Blast from the Past: Return of the Concept Album

 MILWAUKEE - Shane Told, lead singer of Silverstein, rises above his fans at the band's show in Milwaukee on October 11, 2008. (Photo by Wehwalt via Wikimedia Commons).

MILWAUKEE - Shane Told, lead singer of Silverstein, rises above his fans at the band's show in Milwaukee on October 11, 2008. (Photo by Wehwalt via Wikimedia Commons).

Originally posted at: Columbia News Service. (Archived here)

Once upon a time, concept albums were hip. It was a long time ago, back when the shower curtain wasn’t the only piece of vinyl in your house, and the only CDs were the ones issued by banks. If you were bored of singing the standard pop ditties about love, cars and having fun, then concept albums were the way to go. Artists like Pink Floyd, the Who and David Bowie wrote about serious issues like war, madness and consumerism and elevated themselves as artists.

When executed well, concept albums can do big business. Four out of the 25 best-selling albums worldwide are concept albums, and Pink Floyd’s “Dark Side of the Moon” was on the Billboard charts for an astonishing 741 weeks. Even less successful efforts like Styx’s “Kilroy Was Here,” a rock opera about repressive regimes ruled by robots who reviled rock ’n’ roll, went multi-platinum.

But in recent years, the idea of recording an entire album around one central theme has seemingly gone the way of the eight-track, disco and Vanilla Ice. Digital downloads gave consumers the option to purchase individual songs rather than entire albums, which undermined the overall narrative of a concept album.

Just as video killed the radio star, digital downloads seem poised to deliver the death blow to the concept album. According to the Recording Industry of America, sales of full-length albums on compact disc have declined every year since 2004, reaching a 10-year low in 2008. Meanwhile, digital downloads have increased dramatically during that time period: Apple’s iTunes now accounts for one-fourth of all music sales in the U.S., according to NPD MusicWatch. NPD’s research also showed that almost half of all teenagers in the U.S. did not buy a CD in 2007, a 10 percentage point increase from the previous year.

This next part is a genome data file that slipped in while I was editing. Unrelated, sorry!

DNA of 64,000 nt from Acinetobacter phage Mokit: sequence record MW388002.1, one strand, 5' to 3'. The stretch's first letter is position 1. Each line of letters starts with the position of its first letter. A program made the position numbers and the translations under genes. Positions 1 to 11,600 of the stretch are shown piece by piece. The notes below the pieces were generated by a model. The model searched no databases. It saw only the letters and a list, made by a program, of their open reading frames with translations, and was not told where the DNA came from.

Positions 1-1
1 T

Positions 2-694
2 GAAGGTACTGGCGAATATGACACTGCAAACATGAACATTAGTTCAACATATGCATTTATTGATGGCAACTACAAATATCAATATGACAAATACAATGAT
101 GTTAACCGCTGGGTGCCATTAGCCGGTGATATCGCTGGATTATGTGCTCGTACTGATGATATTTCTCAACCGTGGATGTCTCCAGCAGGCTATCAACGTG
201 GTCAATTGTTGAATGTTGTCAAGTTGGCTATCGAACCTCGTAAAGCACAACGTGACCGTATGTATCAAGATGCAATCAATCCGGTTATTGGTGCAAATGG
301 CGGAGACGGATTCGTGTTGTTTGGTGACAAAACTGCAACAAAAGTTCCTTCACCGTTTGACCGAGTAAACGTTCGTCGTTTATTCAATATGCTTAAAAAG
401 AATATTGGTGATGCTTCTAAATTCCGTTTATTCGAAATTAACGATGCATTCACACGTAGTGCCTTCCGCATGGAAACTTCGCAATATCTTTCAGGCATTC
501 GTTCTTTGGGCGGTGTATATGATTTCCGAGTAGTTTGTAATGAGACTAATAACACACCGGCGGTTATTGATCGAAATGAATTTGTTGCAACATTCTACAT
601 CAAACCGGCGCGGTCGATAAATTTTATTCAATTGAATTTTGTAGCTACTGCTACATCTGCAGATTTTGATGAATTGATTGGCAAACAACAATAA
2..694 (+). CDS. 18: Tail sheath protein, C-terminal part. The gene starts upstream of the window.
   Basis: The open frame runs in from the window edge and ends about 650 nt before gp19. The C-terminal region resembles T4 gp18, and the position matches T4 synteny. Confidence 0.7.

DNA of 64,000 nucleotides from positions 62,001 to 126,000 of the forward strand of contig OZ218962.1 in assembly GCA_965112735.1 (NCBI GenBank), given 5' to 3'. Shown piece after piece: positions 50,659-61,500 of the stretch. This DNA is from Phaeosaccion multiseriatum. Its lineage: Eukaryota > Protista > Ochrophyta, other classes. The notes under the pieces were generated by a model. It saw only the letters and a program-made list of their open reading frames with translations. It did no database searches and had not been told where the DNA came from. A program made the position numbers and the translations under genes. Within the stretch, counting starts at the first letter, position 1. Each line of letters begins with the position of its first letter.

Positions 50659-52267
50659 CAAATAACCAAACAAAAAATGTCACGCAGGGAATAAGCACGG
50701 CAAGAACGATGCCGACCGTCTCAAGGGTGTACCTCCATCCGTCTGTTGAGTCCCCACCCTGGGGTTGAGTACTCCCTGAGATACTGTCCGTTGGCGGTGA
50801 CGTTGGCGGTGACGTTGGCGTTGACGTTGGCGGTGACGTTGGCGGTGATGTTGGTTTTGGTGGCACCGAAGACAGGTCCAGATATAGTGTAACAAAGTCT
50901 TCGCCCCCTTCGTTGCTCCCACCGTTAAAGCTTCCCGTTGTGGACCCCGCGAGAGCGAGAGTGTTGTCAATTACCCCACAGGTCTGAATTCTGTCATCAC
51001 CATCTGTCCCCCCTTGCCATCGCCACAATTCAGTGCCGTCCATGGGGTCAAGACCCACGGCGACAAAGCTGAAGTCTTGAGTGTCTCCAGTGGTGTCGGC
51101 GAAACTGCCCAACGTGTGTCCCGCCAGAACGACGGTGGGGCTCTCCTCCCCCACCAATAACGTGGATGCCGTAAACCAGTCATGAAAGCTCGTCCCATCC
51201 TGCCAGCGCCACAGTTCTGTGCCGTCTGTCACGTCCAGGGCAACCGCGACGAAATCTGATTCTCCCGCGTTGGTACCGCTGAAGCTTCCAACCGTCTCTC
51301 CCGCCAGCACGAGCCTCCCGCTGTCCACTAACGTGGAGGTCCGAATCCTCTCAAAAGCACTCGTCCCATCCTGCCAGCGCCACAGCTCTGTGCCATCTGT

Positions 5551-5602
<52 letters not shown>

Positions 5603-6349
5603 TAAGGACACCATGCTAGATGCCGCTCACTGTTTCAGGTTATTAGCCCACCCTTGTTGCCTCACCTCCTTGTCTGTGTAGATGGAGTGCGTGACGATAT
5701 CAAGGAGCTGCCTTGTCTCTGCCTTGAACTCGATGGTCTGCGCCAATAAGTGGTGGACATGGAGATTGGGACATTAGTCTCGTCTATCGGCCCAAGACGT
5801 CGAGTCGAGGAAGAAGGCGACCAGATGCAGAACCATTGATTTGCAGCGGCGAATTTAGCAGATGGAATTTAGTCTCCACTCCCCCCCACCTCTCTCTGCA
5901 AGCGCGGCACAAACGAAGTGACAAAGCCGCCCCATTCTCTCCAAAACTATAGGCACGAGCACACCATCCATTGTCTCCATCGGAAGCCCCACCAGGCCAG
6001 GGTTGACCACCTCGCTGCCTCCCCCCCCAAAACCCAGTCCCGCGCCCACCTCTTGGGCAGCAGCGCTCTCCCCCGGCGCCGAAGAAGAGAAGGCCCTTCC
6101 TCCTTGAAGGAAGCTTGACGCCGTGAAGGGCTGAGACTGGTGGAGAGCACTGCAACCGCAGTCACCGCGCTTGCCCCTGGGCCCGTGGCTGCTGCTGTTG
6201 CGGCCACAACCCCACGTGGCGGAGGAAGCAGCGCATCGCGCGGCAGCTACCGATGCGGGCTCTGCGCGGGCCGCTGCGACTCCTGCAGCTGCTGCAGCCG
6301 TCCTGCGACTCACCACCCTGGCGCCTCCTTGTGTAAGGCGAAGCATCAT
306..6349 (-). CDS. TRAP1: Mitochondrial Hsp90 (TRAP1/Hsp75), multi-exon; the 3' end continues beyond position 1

The environment for album-oriented artists has never been worse, it seems. But that hasn’t stopped some artists from flying in the face of logic. Green Day has released two acclaimed concept albums during the past five years, while Meat Loaf recently completed a concept album about a soldier dying on the battlefield.

Stephen Thomas Erlewine, a music critic for the All Music Guide, isn’t surprised that some artists have dared to embrace the concept album. “Some artistic ideas are better served through longer form,” said Erlewine, who has been writing at the All Music Guide since 1991. “Some of the political points” on Green Day’s “American Idiot” album “are better served with supporting songs that lead to the grand finale. It might be more satisfying to a certain kind of performer to do some kind of sustained work. That’s not true for everybody.”

Concept albums can also lead to bigger opportunities. Erlewine cited “American Idiot,” which was recently adapted into a Broadway musical, as well as Pink Floyd’s “The Wall,” which is making the transition to the stage.

Erlewine said concept albums were a great way for smaller bands to stand out from the pack. Take the Canadian band Silverstein. When it released “Shipwreck in the Sand” in 2009, it was looking to tell a story about sailing to the New World.

“We thought it’d be challenging and cool to try something different and write a full album from start to finish with a story as well as a few recurring themes,” said lead singer Shane Told in an e-mail interview. “With our concept record, we tried to make each song tell its own story and stand up on its own, so that if someone heard the record out of context it would still work. I think that’s another great challenge in making a concept record, but an important one.”